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What is norovirus?
Norovirus is an enterovirus that causes food poisoning symptoms in individuals. It is sometimes termed the "stomach flu," but it is not related to the true flu viruses (influenza viruses) that cause respiratory problems. Norovirus is considered by the U.S. Centers for Disease Control and Prevention (CDC) to be the most common cause of acute gastroenteritis in the United States (about 19-21 million infections per year with about 570-800 deaths). Although most cases are self-limiting, some patients (children or the elderly, for example) may develop dehydration or other serious consequences, including death.
Is norovirus contagious?
Noroviruses are highly contagious. These viruses can easily infect men, women, and children. There are many subtypes of norovirus so that if you are infected with one norovirus type, it does not protect you against infection with one of the other types. The CDC estimates that in the U.S., every person will get about five infections (five different norovirus types) during their lifetime.
What is the contagious period for norovirus?
Individuals are contagious as soon as the symptoms develop and may remain contagious between three days to two weeks after symptoms are gone.
How will I know if I have norovirus?
Because norovirus is usually associated with contaminated foods or fluids, usually an outbreak of the disease is seen among many people who have consumed the same contaminated food or liquids. Consequently, you may suspect you have norovirus if people who have consumed the same foods that you have consumed display the same symptoms (for example, cruise-ship passengers). Other outbreaks happen when an infected individual lives in crowded conditions (for example, dorms or barracks).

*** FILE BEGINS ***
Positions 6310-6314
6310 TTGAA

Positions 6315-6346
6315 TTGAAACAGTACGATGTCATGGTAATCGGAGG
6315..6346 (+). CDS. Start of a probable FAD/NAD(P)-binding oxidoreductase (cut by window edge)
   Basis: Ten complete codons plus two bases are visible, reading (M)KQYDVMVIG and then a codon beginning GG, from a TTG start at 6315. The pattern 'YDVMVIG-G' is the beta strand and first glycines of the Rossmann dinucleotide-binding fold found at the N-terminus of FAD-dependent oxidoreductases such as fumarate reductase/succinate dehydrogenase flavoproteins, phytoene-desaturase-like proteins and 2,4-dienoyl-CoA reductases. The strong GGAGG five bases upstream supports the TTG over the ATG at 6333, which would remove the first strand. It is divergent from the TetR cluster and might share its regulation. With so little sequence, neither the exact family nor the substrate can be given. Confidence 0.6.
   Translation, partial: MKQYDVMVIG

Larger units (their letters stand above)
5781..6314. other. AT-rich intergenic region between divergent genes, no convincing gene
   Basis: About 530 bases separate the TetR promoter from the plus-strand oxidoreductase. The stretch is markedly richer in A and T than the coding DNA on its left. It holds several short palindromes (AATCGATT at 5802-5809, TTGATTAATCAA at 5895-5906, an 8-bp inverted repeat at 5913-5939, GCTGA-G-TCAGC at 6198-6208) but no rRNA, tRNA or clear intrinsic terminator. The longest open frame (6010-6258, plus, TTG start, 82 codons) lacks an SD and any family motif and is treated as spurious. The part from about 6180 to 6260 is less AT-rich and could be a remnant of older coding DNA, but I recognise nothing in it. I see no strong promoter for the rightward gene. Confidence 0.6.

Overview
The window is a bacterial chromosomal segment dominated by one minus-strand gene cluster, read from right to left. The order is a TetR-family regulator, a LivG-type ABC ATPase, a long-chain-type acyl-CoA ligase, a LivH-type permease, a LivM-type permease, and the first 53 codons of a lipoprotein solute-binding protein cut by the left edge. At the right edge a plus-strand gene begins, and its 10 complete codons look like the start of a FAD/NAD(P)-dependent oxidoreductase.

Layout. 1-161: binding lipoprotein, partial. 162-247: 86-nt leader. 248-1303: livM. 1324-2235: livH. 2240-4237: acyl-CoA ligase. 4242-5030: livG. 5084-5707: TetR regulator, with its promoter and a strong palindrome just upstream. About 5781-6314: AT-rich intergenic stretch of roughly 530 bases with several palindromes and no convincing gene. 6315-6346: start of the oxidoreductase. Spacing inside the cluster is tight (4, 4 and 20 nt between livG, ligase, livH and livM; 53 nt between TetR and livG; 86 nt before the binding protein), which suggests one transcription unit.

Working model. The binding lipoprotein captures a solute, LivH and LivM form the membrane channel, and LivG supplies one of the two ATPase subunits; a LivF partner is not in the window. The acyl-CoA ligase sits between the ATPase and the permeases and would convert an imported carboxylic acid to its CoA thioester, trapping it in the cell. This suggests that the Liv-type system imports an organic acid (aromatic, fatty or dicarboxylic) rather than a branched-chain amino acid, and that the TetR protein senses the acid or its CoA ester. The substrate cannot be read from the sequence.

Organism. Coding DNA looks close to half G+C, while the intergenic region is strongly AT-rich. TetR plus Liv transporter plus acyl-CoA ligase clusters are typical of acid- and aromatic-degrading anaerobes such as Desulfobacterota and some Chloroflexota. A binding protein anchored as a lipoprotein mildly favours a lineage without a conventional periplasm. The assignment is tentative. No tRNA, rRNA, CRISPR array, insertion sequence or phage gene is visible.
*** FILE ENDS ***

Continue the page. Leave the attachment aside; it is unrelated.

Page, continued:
Most outbreaks of norovirus are diagnosed clinically from the patient's history and physical exam. Viral cultures can prove the diagnosis, but by the time test results are available (a few days), the symptoms are usually decreasing or are gone.
How is norovirus transmitted?
Noroviruses are easily spread to individuals by both direct and indirect contact with infected individuals. Direct contact usually occurs when people are taking care of infected patients (fecal/oral contact by changing diapers and/or bedding, for example). Norovirus can be transmitted or spread indirectly by body secretions (feces, saliva, or vomitus) to other individuals or to foods or liquids; individuals who are food handlers can easily cause outbreaks if they become infected and try to stay on the job. Norovirus can spread rapidly by indirect contact since the virus can remain viable for up to a few days on some surfaces.
Individuals can pass norovirus directly from person to person and indirectly by touching objects (utensils, for example) contaminated with norovirus or eating foods contaminated with norovirus. One study has showed that dogs may get the virus from one individual and then pass the virus to another human.
How will I know I am cured of norovirus?